Government and the Green New Deal
26 May 2022
After years of market dominance, Fergus Green argues that we cannot achieve a Green New Deal without significant state involvement in the economy.
Like most of us who practice or write about public policy for a living, I was educated on a strict diet of neoclassical public economic orthodoxy. Among the core tenets of this orthodoxy are that markets provide the benchmark for efficient outcomes, so government’s role should be limited to fixing market failures (though only when benefits outweigh costs), and that each market failure should be addressed by a single, tailored policy instrument.
Fifteen years of working on climate change—overlaid with a decade of studying and researching political theory—have made me deeply sceptical of this orthodoxy. Today’s salient crises, from COVID-19 to the rise of populist authoritarian politics, have only fortified this scepticism.
For starters, efficiency (effectively, the maximisation of society’s aggregate wealth) is a false god. Wealth only matters insofar as it contributes to human wellbeing, and for any given person that contribution diminishes marginally with each additional dollar. So if much of society’s wealth is hoarded by the rich—as it is now—it is doing little to improve most people’s lives. Worse, the resultant inequalities harm people’s health, social relations, economic performance, democracy, and the environment.
It’s true that, as any public economist will tell you, more aggregate wealth means more resources are theoretically available for redistribution. But as even a casual glance at the politics of taxation and welfare spending in liberal democracies will reveal: redistribution is politically fraught; wealth, once distributed, is not so readily “available” for redistribution. That is why the state has a key role in fundamentally shaping the skills and resources that people bring to markets in the first place (“predistribution”) and the rules and norms that govern market processes (“marketcraft” or “market shaping”). And there are things governments ought to do for reasons of social justice—to fulfil peoples basic or human rights—whether or not they maximise efficiency, or even wellbeing.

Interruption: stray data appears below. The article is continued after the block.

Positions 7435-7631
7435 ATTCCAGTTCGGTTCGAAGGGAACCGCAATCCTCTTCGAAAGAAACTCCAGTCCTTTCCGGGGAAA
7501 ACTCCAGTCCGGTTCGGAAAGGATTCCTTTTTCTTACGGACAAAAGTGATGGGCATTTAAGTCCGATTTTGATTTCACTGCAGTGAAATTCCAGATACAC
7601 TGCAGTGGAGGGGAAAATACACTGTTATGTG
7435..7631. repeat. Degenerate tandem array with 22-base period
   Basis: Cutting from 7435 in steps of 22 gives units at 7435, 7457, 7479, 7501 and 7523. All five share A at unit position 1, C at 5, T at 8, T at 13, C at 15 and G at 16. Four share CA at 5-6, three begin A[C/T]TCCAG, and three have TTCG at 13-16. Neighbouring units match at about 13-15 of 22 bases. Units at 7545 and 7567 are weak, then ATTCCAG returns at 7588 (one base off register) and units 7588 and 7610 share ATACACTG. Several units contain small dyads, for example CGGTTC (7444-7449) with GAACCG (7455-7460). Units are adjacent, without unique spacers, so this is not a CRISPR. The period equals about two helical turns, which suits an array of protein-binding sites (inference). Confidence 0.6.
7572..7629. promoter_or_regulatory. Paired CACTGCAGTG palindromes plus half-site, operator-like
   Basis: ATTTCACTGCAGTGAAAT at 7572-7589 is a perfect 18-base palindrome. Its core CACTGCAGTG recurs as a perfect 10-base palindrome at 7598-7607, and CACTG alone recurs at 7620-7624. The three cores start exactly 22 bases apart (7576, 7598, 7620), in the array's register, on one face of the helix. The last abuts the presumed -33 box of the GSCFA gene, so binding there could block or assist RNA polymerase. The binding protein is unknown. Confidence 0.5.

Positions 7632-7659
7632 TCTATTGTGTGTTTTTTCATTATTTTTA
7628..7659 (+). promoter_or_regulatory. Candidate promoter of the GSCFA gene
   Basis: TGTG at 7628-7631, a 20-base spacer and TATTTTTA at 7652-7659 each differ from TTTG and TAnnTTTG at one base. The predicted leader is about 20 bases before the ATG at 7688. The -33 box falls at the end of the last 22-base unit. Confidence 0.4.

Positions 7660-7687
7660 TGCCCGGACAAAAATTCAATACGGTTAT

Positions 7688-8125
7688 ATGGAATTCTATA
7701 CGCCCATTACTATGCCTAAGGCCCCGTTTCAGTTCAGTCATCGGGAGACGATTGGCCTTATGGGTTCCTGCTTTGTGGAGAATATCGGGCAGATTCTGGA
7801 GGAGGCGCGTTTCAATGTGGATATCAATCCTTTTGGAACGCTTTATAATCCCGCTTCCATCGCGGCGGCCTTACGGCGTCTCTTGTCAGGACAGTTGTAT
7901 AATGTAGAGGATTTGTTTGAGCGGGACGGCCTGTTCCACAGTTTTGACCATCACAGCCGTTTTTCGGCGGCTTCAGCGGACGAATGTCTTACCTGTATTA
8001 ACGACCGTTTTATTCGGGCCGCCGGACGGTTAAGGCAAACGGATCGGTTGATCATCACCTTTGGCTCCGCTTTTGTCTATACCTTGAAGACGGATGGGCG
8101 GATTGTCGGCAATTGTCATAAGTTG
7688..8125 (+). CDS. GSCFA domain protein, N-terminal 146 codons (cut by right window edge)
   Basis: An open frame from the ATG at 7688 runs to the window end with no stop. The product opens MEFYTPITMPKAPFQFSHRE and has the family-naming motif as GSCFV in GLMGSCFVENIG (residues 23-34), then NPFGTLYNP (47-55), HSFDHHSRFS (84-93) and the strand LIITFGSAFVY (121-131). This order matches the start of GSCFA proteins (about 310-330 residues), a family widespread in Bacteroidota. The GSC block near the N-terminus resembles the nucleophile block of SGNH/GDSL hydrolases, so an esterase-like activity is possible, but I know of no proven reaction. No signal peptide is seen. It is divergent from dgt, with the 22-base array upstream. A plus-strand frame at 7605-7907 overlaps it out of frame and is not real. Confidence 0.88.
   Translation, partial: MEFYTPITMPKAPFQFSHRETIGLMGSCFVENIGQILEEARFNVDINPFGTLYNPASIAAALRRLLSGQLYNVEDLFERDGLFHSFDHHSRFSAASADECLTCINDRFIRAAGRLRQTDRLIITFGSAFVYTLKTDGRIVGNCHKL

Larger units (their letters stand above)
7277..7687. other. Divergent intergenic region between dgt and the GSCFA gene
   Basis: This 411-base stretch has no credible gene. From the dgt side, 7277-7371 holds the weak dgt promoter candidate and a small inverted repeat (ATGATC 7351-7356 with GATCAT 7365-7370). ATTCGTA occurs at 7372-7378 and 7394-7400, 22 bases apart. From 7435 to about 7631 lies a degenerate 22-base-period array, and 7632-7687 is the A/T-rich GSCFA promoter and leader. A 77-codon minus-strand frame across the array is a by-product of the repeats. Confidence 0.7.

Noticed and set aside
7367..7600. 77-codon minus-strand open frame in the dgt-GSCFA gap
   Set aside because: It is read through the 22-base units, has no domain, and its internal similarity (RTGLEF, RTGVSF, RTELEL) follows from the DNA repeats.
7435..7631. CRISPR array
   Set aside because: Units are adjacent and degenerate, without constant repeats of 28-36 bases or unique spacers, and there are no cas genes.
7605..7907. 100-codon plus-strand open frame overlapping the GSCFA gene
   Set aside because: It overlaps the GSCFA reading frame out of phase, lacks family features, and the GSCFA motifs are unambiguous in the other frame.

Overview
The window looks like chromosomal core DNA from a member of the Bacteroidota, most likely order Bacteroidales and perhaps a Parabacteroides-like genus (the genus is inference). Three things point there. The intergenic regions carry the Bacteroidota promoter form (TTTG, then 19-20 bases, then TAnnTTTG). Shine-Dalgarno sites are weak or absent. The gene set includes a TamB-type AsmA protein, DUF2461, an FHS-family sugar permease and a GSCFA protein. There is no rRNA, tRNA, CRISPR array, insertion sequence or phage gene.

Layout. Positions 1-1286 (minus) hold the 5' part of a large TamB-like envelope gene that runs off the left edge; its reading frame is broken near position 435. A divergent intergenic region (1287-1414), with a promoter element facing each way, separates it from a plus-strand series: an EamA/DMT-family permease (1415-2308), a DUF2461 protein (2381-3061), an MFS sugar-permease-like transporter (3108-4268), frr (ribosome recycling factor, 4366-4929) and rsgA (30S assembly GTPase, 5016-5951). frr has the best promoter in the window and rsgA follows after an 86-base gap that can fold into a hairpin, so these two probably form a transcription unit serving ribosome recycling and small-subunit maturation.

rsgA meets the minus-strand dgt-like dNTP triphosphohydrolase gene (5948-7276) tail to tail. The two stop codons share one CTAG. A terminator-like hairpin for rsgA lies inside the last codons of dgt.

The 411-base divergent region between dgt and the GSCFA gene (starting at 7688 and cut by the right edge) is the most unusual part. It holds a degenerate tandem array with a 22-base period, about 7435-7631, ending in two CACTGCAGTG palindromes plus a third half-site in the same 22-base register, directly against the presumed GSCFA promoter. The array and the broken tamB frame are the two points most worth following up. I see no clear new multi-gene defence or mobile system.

For all these reasons, markets should not provide the benchmark against which to judge the role of the state in the economy.
The public responses to the COVID-19 pandemic and Russia’s invasion of Ukraine serve as important reminders that there have always been key sectors of the economy that require an extensive role for the state, and for which enhancing efficiency is not a high priority. When it comes to keeping people safe against threats from rogue powers and deadly viruses, public money can usually be found and new regulations justified. And rightly so. Yet, when faced with the enormity of the climate crisis, governments have been largely unwilling to use the full range of state capabilities to transform key sectors such as energy, transport, agriculture, and the built environment.
All of these problems, moreover, are deeply interconnected. Europe’s reliance on oil and gas for transport, heating and electricity funds Putin’s military expansionism. Climate disasters drive mass migration, which in turn fuels xenophobia and boosts extreme right-wing political parties.
And in my own recent work, I’ve explored how economic and social inequalities fuel climate change both directly—driving carbon-intensive patterns of consumption and production—and indirectly, by enabling wealthy elites to obstruct climate policy, by making financially insecure citizens fearful of the economic effects of climate policies, and by undermining the social and political trust necessary for social cooperation. These linkages justify far-reaching policy programmes that tackle climate change as part of a broader agenda of social and economic transformation, along the lines proposed by proponents of a Green New Deal.
If we’re going to navigate the stormy straits of the 21st century, tinkering at the margins of markets just won’t cut it.
Dr Fergus Green is Lecturer in Political Theory & Public Policy.